Miners' leader held after bloody clashes

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THE MAN who nearly brought Romania to its knees last month was arrested yesterday after clashes between riot police and coal miners that left one miner dead, dozens injured and 350 arrested.

The arrest of the miners' leader, Miron Cozma, came as he and 2,000 comrades headed to the capital, Bucharest, to protest against an 18-year sentence imposed on him this week for his role in a violent 1991 miners' protest. The Justice Minister, Valeriu Stoica, said: "It is an act of justice. I am glad police managed to apply the [court's] sentence."

Thousands of striking miners marched on Bucharest last month in protest against the closure of mines and falling standards of living. The miners' march was stopped only after President Emil Constantinescu sent in tanks and troops to halt their advance.

Cozma unsuccessfully resisted officers who arrested him yesterday after the car he was in stopped for petrol near Caracal, 80 miles from Bucharest, the mayor of Caracal, Gheorghe Anghel, was quoted as saying by Rompres news agency.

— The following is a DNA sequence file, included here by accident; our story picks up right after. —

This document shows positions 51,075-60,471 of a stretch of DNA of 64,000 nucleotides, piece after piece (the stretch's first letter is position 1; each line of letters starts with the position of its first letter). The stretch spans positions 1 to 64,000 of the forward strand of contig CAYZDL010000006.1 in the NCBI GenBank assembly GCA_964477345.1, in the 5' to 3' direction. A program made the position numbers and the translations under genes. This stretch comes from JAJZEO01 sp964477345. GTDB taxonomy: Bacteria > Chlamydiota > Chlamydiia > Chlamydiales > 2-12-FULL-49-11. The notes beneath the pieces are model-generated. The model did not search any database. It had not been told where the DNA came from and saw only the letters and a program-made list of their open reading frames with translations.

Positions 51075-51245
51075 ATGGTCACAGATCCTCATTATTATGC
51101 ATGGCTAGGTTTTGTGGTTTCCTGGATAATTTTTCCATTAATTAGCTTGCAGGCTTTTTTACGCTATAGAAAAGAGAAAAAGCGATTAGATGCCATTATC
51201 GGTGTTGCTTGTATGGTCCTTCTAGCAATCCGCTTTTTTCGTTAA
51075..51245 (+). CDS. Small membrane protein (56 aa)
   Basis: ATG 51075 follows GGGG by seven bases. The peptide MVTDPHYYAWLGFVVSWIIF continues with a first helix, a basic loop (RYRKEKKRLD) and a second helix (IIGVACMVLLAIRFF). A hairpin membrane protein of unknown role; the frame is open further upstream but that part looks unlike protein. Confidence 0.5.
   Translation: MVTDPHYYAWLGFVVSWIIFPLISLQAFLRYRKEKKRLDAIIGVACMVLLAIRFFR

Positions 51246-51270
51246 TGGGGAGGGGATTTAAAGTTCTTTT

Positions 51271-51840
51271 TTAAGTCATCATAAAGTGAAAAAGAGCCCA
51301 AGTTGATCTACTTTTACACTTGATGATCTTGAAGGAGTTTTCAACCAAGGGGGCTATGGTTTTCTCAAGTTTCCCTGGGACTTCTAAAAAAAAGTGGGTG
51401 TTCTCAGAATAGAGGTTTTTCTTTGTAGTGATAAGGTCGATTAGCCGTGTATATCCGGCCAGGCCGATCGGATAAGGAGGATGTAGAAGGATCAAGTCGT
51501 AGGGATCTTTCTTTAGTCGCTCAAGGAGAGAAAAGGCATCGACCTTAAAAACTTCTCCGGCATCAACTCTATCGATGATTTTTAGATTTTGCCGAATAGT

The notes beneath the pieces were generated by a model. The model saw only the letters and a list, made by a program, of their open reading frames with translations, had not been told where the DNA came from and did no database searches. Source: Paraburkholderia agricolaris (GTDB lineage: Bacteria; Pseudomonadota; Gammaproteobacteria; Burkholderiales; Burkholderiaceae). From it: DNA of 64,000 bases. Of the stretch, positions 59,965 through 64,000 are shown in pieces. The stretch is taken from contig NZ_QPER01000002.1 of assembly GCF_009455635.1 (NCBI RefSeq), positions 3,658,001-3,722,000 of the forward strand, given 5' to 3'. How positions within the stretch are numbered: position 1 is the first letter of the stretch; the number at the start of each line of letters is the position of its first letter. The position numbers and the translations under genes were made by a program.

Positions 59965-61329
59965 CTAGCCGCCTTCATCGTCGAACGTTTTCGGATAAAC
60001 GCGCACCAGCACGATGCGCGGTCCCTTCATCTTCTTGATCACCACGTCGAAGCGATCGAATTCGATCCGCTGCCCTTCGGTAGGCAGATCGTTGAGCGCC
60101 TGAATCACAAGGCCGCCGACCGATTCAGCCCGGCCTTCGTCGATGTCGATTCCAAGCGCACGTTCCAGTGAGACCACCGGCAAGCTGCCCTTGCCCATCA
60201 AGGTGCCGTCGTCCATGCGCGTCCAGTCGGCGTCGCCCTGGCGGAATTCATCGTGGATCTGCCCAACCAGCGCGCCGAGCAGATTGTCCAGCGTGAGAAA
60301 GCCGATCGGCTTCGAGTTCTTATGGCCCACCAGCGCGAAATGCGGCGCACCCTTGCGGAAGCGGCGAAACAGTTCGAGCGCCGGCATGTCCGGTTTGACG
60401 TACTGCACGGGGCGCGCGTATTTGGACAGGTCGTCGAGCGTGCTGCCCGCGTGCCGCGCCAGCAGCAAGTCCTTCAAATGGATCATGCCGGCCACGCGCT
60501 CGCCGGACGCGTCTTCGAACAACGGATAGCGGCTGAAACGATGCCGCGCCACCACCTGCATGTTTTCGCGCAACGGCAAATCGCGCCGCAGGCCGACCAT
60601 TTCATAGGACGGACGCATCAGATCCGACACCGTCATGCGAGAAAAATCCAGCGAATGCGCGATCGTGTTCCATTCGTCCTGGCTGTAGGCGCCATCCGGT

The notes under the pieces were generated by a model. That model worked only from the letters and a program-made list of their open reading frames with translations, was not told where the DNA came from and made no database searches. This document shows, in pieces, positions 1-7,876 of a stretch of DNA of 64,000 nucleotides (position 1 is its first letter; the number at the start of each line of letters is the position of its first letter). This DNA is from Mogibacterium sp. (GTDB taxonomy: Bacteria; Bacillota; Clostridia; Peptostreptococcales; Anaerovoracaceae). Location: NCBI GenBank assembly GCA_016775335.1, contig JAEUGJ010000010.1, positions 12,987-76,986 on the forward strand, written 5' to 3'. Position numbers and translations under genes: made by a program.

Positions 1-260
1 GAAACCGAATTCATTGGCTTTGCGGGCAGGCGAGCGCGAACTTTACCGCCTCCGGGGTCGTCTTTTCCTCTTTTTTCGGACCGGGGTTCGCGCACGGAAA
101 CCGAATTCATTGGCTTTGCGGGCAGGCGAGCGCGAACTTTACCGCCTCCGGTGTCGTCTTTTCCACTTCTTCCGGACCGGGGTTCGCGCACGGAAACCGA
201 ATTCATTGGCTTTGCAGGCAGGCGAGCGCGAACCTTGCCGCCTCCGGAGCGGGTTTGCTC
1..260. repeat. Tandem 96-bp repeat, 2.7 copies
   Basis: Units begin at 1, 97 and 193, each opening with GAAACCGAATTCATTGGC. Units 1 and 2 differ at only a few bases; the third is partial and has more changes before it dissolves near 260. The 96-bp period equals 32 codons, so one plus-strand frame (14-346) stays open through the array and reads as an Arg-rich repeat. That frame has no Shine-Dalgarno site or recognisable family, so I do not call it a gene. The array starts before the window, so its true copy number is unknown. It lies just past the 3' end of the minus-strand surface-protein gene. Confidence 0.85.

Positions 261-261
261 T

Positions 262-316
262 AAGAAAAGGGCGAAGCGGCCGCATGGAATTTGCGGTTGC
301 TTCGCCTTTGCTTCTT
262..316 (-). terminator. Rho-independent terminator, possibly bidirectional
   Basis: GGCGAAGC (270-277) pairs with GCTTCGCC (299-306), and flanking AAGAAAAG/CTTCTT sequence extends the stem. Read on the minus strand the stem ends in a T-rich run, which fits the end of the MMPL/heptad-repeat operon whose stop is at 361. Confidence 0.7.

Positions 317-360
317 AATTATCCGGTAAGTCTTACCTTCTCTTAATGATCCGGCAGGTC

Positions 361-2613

The miners began their latest protest after Cozma was sentenced in absentia on Monday for leading the 1991 march. He said the sentence, increased from 18 months, was politically orchestrated.

In clashes that lasted three hours in the village of Stoenesti, 90 miles from Bucharest, 2,000 riot police beat miners with clubs, fired rubber bullets and threw tear-gas grenades, leaving dozens injured. Miners attacked officers with chains, axes and sticks, the Interior Ministry said.

Police arrested 350 miners who were trying to reach the capital in 40 buses, national radio reported. Other miners fled and police troops were combing the area.

The Interior Minister said he did not expect any more outbreaks of violence from miners. Police would use real bullets in future protests, said Anghel Andreescu, the head of one police department.

Mr Constantinescu thanked police and troops for preventing the miners from reaching Bucharest and for "defending a state where the law is respected".